JPMorgan reports hefty $3.6 billion profit

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JPMorgan ChaseJPMorgan Chase (JPM), the first of the big U.S. banks to report third-quarter earnings, said Wednesday its loan losses are still high and are expected to remain that way for the foreseeable future, a troubling sign for the economy.

While JPMorgan reported a $3.59 billion profit, it also says it roughly doubled the amount of money it set aside for failed home and credit card loans in the quarter."Credit costs remain high and are expected to stay elevated for the foreseeable future in the consumer lending and card services loan portfolios," JPMorgan CEO Jamie Dimon said in a statement.

In its earnings statement, the bank also described the near-term path of the economy as uncertain.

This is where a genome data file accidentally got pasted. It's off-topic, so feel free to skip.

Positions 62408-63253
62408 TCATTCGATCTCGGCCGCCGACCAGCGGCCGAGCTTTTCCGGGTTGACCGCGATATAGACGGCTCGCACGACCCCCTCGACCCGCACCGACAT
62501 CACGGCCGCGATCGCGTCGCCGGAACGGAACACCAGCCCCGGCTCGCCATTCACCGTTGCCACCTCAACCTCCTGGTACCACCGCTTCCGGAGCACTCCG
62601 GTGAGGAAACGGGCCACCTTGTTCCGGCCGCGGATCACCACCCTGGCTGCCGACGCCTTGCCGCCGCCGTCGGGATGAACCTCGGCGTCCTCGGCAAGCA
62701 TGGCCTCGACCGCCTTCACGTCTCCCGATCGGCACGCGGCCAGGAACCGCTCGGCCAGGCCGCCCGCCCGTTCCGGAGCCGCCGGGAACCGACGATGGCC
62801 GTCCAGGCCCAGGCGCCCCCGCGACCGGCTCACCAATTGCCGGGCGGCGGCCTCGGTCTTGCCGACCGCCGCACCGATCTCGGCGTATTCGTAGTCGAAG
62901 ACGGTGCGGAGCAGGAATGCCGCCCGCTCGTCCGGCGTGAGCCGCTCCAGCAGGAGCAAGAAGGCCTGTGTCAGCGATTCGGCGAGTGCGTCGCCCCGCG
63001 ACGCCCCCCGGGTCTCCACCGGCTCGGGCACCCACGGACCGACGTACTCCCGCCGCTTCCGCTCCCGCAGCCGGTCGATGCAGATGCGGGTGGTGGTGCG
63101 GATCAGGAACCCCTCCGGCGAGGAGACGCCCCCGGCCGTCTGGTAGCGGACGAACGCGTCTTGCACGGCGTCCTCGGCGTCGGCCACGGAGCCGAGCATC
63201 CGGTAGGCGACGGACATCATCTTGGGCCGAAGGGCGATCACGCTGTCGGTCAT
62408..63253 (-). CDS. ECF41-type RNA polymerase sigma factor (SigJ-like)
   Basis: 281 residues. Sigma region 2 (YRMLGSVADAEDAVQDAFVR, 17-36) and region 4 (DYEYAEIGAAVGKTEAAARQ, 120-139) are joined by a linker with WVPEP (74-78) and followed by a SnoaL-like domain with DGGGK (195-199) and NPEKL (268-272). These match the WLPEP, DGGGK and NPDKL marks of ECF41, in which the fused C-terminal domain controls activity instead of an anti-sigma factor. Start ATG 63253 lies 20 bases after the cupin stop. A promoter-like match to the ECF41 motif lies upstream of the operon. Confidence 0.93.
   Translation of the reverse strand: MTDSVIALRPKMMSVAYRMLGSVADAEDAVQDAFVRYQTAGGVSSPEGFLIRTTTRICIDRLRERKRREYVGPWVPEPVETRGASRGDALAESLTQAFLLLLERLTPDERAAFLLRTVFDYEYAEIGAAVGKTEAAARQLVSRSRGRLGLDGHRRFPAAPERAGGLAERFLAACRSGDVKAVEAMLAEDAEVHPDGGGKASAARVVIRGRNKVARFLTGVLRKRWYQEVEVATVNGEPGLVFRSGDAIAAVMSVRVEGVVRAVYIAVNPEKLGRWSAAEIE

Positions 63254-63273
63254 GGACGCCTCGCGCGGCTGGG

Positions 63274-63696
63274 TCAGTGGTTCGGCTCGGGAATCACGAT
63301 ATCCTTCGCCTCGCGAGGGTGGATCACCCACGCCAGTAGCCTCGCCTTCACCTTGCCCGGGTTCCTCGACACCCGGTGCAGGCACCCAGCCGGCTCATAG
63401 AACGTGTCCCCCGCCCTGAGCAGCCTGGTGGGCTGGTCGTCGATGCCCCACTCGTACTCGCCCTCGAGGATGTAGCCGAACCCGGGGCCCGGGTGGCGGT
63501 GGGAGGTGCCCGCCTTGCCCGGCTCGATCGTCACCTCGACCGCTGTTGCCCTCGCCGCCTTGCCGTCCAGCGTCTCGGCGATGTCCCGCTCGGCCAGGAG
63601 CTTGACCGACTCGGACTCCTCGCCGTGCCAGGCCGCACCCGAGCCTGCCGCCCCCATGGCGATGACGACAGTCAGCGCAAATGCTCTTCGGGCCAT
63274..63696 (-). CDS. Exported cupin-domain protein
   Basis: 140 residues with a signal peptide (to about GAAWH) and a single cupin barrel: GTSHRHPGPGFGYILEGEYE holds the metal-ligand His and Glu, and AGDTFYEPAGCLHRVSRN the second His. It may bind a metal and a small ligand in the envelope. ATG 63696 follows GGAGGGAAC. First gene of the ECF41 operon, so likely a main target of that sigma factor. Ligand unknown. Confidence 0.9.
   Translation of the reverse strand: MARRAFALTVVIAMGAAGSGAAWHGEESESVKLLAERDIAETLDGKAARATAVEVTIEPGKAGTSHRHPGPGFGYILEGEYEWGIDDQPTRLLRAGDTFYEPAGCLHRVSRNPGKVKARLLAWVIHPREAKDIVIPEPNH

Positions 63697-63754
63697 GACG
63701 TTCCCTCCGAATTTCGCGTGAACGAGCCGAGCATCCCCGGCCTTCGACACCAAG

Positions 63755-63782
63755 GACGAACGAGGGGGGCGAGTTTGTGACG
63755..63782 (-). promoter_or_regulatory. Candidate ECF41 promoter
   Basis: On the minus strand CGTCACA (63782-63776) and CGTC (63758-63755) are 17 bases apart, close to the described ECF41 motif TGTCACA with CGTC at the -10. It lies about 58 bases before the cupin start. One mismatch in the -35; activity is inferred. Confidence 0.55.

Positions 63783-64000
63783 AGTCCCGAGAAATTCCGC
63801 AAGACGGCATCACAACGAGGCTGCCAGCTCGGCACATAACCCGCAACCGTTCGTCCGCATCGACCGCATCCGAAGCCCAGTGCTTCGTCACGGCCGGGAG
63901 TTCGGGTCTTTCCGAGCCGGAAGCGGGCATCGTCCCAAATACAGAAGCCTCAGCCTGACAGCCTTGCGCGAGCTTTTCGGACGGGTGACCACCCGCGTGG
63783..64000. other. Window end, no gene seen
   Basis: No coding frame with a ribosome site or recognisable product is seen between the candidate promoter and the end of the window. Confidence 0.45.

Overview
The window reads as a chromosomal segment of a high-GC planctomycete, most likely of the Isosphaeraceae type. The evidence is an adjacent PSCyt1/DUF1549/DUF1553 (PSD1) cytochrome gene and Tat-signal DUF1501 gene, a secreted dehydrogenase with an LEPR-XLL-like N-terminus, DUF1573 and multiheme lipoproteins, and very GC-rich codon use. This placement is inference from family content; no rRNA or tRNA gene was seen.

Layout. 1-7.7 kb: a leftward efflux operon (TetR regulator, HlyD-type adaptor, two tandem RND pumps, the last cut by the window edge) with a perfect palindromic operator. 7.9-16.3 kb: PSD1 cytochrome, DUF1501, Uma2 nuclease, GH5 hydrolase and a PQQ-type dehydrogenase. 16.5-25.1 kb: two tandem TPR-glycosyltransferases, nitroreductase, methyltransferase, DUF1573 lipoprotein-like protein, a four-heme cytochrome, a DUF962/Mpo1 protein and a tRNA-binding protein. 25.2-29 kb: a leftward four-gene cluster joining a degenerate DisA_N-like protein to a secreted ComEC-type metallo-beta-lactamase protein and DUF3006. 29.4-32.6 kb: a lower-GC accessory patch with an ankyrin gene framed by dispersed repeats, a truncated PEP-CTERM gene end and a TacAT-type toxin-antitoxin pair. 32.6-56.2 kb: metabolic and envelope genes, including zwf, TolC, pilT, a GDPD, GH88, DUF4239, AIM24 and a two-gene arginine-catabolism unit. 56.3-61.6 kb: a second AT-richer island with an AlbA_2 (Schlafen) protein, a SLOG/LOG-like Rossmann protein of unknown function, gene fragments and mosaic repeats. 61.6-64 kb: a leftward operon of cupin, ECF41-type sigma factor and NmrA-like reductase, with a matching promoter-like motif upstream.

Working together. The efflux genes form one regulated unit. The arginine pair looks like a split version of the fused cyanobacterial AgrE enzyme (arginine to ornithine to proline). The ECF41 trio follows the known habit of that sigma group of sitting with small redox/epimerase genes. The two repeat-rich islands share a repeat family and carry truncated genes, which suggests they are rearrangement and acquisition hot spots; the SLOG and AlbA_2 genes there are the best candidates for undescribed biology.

Investors didn't seem troubled by the bank's dim outlook, and likely were more focused on the fact that big profits in divisions such as investment banking helped the New York-based bank earn 82 cents per share during the third quarter. Analysts forecast a profit of 52 cents per share.

The company's stock, which closed at $45.66 on Tuesday, was up at $47.35 in pre-opening trading Wednesday.

JPMorgan's loss provision to cover current and future home loan defaults jumped to $3.99 billion, while its provision for credit card losses surged to $4.97 billion.

Credit card defaults and mortgage losses are likely to continue to creep higher and lag an overall economic recovery. Losses on credit cards typically mirror unemployment, which rose to 9.8 percent in September.

Economists predict the U.S. jobless rate will eclipse 10 percent in the coming months.

JPMorgan's losses on credit cards has already passed 10 percent. The bank said the percentage of credit card loans it wrote off as not being repayable in the third quarter reached 10.3 percent.

Loan losses were also pushed higher by weakness in the portfolios JPMorgan acquired when it purchased the failed bank Washington Mutual a year ago.
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